Yes, all this has to be done by the private sector. The government needs to change its policies and give some incentives. The horticulture commission is doing this to some extent but much effort and money is going into increasing production of horticultural products only. Most of the schemes of the Indian government focuses on augmenting production and not much attention is given to processing, grading, retailing, export, etc. Production is increasing but much of the produce rots as there is no infrastructure for grading, storage or processing. Thus we are unable to add value to the produce and farmers too don’t gain much and instead prices of horticultural produce go up.

Q: What are the prospects for agricultural exports in the next 10 years? 

In 2012-13, agricultural exports stood at $41 billion while agricultural imports were worth $20 billion, it means India is a net exporter of agricultural produce. India has been a net exporter of agricultural products for the last 20 years. If we look at agriculture sector contribution to country’s GDP (if we add export),  it was only 5% in 1991 and today it is almost 20%. It means India’s agriculture integration with the global market has risen by four times but it is still below that of non-agriculture sector. Within the agriculture sector, the Indian economy is gradually integrating to the global agriculture scenario. We can make it more comparative as there is still scope to increase productivity, support the supply chain and ensure improved infrastructure. Not just for foodgrains, cotton and oilseed cakes but even for fruits and vegetables, exports are going up.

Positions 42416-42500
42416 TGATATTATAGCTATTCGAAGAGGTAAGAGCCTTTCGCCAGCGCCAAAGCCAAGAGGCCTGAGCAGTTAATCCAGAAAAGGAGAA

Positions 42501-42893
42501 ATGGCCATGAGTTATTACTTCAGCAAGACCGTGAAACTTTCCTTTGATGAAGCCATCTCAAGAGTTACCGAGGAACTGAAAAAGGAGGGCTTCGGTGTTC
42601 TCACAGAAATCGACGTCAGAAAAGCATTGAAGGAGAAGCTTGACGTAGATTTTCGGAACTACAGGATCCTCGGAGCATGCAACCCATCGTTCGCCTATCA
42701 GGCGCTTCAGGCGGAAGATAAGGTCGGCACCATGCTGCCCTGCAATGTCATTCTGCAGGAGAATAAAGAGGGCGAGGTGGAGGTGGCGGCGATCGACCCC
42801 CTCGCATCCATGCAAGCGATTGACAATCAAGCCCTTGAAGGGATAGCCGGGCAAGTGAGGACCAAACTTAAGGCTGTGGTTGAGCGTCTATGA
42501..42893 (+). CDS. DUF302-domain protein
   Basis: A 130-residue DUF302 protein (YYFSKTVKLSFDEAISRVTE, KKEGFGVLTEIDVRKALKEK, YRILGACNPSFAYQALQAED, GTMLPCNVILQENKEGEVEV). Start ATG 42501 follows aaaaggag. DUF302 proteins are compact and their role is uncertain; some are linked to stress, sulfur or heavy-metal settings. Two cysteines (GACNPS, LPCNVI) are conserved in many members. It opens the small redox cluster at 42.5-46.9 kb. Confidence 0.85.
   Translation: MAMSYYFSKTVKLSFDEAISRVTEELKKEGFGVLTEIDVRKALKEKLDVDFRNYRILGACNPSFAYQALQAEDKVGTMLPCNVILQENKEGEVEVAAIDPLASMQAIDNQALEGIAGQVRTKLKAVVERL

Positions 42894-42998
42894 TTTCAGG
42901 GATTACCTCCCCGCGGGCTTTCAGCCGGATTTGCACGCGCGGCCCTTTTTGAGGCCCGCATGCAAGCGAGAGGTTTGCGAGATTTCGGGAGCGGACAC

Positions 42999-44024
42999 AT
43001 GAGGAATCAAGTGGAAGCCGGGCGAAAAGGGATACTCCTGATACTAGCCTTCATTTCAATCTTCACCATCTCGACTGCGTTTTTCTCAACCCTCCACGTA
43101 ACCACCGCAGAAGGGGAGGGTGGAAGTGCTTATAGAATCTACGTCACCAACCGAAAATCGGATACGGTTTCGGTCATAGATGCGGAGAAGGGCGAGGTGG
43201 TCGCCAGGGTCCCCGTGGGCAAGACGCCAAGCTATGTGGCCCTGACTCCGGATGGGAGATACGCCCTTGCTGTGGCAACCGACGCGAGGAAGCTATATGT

There are pockets which are facing distress but the sector as a whole is doing well. Indian agriculture is growing 3-3.5% annually but it has the potential to grow at 5%. If capital-output ratio is 4:1 and investment is 20% of agri-GDP, there should be 5% growth in agri-business. Investment is there and should give higher growth rate but certain other bottlenecks are holding it back. Access to markets is lacking, infrastructure investments by the state as well as the private sector is lacking and there are not adequate warehouses for storing wheat and rice. It will take 10-20 years to build improved infrastructure in rural areas to store our fruits and vegetables and develop processing and transportation in such a way that price stabilisation can be attempted.